Ink And Paper
How To Make Fine Prints With Epsons New Printers

sorcadmin's picture

Somerset Enhanced Radiant White paper produced beautifully balanced, bright colored prints with a finely textured look that speaks quality in every dimension. Its high level of ink acceptance with a full range of color and tone also contributed to the greatest variation with the screen appearance and match prints made on Epson Heavyweight Matte paper.
Photos © David B. Brooks, 2000

There is a certain excitement when you go to the corner drugstore to pick up your prints from photofinishing. By just standing and watching people doing this, you soon realize why photography is a popular hobby. For me, a more serious darkroom addiction began just after the holidays when I was still in grade school and my next-door neighbor got a Kodak Brownie darkroom kit. He and I had our first experience making contact prints. Seeing an image gradually appear on a piece of paper in the developer under a dim red light was a thrill I recall most vividly. Recently that thrill has been renewed digitally by Epson's new Stylus Photo 870/1270 printers.

The combination of longer lasting media and finer print quality made possible with these new Epson products excited my interest in doing serious color printing, while adding a new dimension to the attractiveness of the digital darkroom. This excitement is heightened by adding the already existing supply of fine art papers, which greatly extend the selection of final print effects in tone and print texture. They further enhance the output of these new Epson printers. But this new, color print quality also imposes demands on the photographer to apply equally refined techniques if the quality potential is to be fully realized. This article details what is needed in software and equipment, including descriptions and resources for fine art papers, and a step by step how-to scenario based on my experience testing and evaluating this new ink jet photo printing potential.

Hahnemuhle Albrecht Durer Giclee Natural is a bright, warm white paper with a bold, canvas-like texture. It reproduces color richly and accurately. It is an excellent choice for large prints that are intended for display.

Equipment And Materials. First, the hardware basis of a digital darkroom is a computer: a recent Apple Macintosh G3/G4 with OS 9, or a newer PC with Windows 98/2000. The other essentials are the new Epson Stylus Photo 870/875 or 1270 ink jet printer, and a good quality color flat-bed scanner (I used the Epson Perfection 1200U Photo). The software essentials are Adobe Photoshop full Version 5.02 or 5.5 (Photoshop 5.0LE is bundled with the printer including a full version upgrade offer of $299), and Monaco EZ Color 1.5 (a trial version is bundled with the software CD with the Epson Stylus Photo printers, including a special half price offer of $149 for the full working version). Monaco EZ Color color management profiling software is an essential element needed to make fine prints with the Epson printers, especially if non-Epson fine art papers are used. It is included in the software bundle that comes with Epson's Expression 1600 scanner.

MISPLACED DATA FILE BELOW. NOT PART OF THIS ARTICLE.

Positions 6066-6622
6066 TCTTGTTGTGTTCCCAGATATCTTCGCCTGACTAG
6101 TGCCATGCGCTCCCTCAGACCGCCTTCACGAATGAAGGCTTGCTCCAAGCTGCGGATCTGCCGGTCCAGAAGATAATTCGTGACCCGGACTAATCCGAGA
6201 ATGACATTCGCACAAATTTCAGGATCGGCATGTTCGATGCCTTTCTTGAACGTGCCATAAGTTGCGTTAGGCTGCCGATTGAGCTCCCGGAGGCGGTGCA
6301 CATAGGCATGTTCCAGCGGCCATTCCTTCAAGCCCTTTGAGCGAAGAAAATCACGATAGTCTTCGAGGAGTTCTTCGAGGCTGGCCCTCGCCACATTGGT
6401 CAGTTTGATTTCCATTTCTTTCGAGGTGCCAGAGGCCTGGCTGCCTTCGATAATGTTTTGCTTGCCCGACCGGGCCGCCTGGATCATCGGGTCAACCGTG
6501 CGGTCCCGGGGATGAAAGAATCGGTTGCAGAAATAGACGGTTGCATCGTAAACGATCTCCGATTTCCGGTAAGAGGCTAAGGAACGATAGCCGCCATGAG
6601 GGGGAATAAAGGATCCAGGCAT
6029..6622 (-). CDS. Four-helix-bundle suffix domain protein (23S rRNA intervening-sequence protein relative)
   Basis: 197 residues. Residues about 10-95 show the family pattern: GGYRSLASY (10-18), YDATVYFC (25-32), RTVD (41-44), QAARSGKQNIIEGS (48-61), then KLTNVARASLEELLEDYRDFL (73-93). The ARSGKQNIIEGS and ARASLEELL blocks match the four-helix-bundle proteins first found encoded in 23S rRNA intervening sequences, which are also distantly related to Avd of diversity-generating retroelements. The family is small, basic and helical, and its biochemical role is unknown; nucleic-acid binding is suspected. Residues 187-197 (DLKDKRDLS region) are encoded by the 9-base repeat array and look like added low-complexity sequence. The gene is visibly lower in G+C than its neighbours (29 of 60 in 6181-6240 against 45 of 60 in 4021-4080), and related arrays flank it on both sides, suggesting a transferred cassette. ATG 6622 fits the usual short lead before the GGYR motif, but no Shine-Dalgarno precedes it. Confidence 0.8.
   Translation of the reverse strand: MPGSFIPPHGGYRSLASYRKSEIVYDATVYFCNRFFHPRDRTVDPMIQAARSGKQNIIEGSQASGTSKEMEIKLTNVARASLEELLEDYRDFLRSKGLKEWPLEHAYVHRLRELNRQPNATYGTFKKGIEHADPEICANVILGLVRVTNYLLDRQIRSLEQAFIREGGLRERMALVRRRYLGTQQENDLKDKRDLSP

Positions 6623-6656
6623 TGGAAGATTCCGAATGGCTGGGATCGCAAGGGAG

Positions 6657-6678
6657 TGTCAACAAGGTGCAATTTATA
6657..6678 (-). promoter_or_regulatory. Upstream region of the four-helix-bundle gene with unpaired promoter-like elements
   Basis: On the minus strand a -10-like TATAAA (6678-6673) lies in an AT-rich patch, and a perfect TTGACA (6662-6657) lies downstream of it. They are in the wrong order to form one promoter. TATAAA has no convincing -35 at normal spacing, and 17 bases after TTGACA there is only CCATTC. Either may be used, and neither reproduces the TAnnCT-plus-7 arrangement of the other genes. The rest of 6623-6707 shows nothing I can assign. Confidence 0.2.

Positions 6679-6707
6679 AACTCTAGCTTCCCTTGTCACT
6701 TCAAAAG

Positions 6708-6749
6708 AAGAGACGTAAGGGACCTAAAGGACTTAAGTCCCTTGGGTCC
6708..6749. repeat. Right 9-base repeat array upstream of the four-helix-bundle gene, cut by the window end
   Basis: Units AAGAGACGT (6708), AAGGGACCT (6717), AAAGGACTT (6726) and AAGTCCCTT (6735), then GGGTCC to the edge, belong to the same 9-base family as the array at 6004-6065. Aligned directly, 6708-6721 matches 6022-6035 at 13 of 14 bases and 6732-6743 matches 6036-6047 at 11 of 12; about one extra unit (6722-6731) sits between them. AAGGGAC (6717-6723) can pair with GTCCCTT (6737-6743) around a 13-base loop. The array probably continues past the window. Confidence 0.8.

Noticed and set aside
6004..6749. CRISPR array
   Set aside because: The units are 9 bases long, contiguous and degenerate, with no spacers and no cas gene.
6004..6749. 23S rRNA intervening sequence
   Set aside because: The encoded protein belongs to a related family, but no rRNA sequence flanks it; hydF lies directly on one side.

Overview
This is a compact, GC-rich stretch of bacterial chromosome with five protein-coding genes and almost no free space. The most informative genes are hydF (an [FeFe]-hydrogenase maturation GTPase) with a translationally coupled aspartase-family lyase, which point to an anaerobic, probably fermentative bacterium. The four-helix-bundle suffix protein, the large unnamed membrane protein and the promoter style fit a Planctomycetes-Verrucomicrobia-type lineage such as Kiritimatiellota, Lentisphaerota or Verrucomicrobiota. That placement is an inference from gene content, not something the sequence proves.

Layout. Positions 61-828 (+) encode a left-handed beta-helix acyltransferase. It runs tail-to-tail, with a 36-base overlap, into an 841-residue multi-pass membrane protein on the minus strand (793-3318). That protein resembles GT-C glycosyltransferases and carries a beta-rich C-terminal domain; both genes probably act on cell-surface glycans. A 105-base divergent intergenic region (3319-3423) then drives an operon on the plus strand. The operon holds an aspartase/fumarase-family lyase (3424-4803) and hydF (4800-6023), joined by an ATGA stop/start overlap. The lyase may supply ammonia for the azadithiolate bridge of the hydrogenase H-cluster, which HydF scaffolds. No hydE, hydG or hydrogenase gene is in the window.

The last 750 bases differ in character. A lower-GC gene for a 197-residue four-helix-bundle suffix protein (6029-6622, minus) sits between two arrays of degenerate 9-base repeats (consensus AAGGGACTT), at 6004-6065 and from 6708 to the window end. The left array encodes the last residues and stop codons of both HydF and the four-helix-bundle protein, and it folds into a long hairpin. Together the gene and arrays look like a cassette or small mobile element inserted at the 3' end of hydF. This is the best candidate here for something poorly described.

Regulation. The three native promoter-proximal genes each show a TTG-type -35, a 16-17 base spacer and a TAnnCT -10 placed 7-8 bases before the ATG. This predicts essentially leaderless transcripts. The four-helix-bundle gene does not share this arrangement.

The basic supplies you should have are an adequate color ink cartridge, and Epson's Heavyweight Matte paper which is recommended by Epson for making the longest lasting prints. This paper is a good basis for evaluating the printer's performance with independent brands of fine art papers.

Liege Radiant White test prints reproduced the most brilliant colors from saturated images, while also maintaining subtle variations in image tones made up of slight shades of neutrality. Liege reproduces fine detail cleanly across a full range of tones from shadows through mid tones and highlights. It would be the fine art paper of choice if it also had a long and assured archival life expectancy.

Fine Art Papers For Ink Jet Printers. Papers used by artists for drawing, watercolors, hand lithographs, woodcuts, serigraphs, and other media have been made for centuries by a few select producers in Europe and America. In recent years these traditional high quality art papers have been offered with special coatings (sizing) specifically designed to accept the imprint from digital printers. There is a great variety available in all sizes, characteristics, and qualities. Some are archival, but all would be considered relatively long lasting because of an acid free, neutral pH, and usually a natural fiber base, including many that are 100 percent rag content. The textures vary from fine, smooth matte to quite accentuated, rough surfaces, and the weights of these papers range from a little heavier than the Epson Heavyweight Matte to very heavy. The color varies from antique or warm to natural to enhanced, very bright neutral white.

For my tests I chose a few, offered by two different distributors, that are recommended for reproducing color photographs. The first is Legion West Paper, 6333 Chalet Dr., Los Angeles, CA 90040; for technical information and retail seller references call (800) 727-3716, or (562) 928-5600, or visit their web site at: www.papertech.com The papers I tested are: